THE ISRAEL REPORTMarch/April 2000
MAALOULA, Syria – If Jesus Christ comes back any time soon, he won't have a problem being understood in this little town.
Maaloula is one of three Syrian communities where the language Jesus used to spread the Gospel 2,000 years ago is still spoken. If he were to ask residents in Aramaic how they're doing (ehkh chohb), or recite the Our Father (Oh-Bokh), he would be welcomed as one of their own.
"I feel closer to Jesus when I speak Aramaic," says Takla Fadel, 65, adding she has made sure her nine children and 15 grandchildren understand the language.
But Fadel's family is an exception. Aramaic is slowly being pushed aside by Arabic as the language of daily use, and residents fear it's only a matter of time before it vanishes.
"I'm afraid that the language will disappear sooner or later, unless the people get help from the government to preserve it," said George Rizkallah, 62, a retired teacher of English and Arabic.
The language, which has never been written down, has been kept alive in Maaloula through an oral tradition – passed on from parents to children. But this chain is being broken.
Over the past three decades, as roads and highways connected the town to the capital Damascus, some 50 kilometres southeast, the isolation that helped preserve the language has disappeared.
Maaloula is a largely Christian town, clinging in layers to a jagged escarpment of the Qalamoun Mountains. The faith of its residents is partly expressed by huge crosses painted on the cliffs.
At the escarpment's summit is the stone Church of St. Sergius, built between 313 and 325 A.D. Its gift shop sells cassette recordings of a liturgy in Aramaic.
Many residents have left their fields to work or study in the capital, and Aramaic has slowly given way to Arabic, Syria's official language that is taught in its schools.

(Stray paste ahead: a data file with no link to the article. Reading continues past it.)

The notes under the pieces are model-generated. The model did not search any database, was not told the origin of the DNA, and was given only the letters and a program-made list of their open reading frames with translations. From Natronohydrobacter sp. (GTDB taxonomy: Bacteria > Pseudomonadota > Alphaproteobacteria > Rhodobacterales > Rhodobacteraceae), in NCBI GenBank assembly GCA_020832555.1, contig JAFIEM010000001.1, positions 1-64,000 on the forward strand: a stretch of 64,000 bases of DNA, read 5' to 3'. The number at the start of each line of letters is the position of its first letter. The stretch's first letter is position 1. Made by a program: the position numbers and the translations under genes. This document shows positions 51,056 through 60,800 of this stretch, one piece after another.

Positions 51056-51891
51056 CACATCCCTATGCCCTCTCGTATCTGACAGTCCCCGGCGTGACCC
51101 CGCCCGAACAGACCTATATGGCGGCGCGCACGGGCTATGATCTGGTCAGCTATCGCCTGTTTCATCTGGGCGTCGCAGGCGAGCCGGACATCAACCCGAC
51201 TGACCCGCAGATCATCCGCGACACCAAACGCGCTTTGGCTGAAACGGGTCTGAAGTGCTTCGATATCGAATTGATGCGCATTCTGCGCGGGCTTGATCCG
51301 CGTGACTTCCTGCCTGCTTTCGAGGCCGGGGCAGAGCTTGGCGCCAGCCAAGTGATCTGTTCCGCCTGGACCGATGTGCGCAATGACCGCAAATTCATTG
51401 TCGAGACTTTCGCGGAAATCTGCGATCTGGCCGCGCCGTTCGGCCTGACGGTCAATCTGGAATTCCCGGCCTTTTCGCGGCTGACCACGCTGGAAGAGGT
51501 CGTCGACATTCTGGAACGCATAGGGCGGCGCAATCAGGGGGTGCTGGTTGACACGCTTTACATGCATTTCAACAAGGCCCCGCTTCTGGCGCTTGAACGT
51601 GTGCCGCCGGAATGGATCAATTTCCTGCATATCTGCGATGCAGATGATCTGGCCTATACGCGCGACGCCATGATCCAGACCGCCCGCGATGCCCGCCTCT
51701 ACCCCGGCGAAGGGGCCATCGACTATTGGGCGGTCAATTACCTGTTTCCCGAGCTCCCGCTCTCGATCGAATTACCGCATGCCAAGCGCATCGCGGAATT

The pull of the big city can be seen in the town's population swings: In the winter, 2,000 people live in its white and pale blue homes. In the summer, the population rises to 6,000 as those who work and live in Damascus return to vacation in their Maaloula homes.
Rizkallah taught in a Damascus school for 25 years, and even his passion for Aramaic wasn't enough to turn his Damascus-raised children into fluent speakers.
"They understand nearly everything, but they cannot speak as I do," he said.
Aramaic is a Semetic language related to Hebrew. It is traced to the Aramaens, a desert people who settled in Syria in the second millennium B.C. By the 7th century B.C. in the Middle East, Aramaic had become the dominant language.
The Assyrian, Babylonian, and Persian empires used Aramaic. Portions of the Bible were written in Aramaic, as were large parts of the Talmud, the authoritative body of Jewish law and traditions.
Jesus and his disciples preached in Aramaic, and their dialect, known as Western Aramaic, survives in Maaloula.
The language slowly yielded to Arabic with the rise of Islam in the 7th century A.D. Today, its dialects are spoken in small communities in Iraq, Syria, Turkey and Iran.
The language may be dying, but some scholars believe its influence will remain.
"It was the main instrument for the formulation of religious ideas in the Near East, which then spread in all directions all over the world," writes Aramaic and Arabic scholar, Franz Rosenthal.
"The monotheistic groups continue to live on today with a religious heritage, much of which found first expression in Aramaic," he adds.
The language has made Maaloula – meaning "entrance" in Aramaic – a tourist attraction for Christian pilgrims and classical linguists.
A group of U.S. and Israeli scholars is trying to compile the first comprehensive Aramaic dictionary, which will bring together its dialects.
The only permanent record Maaloula has so far is a cassette of some 40 Aramaic songs and proverbs taped by Rizkallah. He hopes it could be used for a class he and others would like to see set up in town. But for now, the tapes are just being sold to tourists by merchants who have made copies.
Mother Superior Belajia Sayaf, of the St. Takla Greek Orthodox Convent, has asked for money to hire Aramaic teachers for weekend classes. But the government, strapped for cash, has told Sayaf that she'll have to find funds elsewhere.
"We have to find a way to preserve the language. It's a link to Jesus himself," she says.
But she isn't losing hope. Maaloula, she says, is a place of miracles.
The convent is built near the burial site of St. Takla, who died in 85 A.D.
When St. Takla was 18, she was converted to Christianity by St. Paul, a move that enraged her pagan father and her many suitors.
She fled but when she reached Maaloula, her escape was blocked by steep cliffs. She prayed for help, and legend has it that the mountain split into the existing gorge, allowing her to pass.
The residents have faith, but they hope it will take something less dramatic to save the language of the Lord.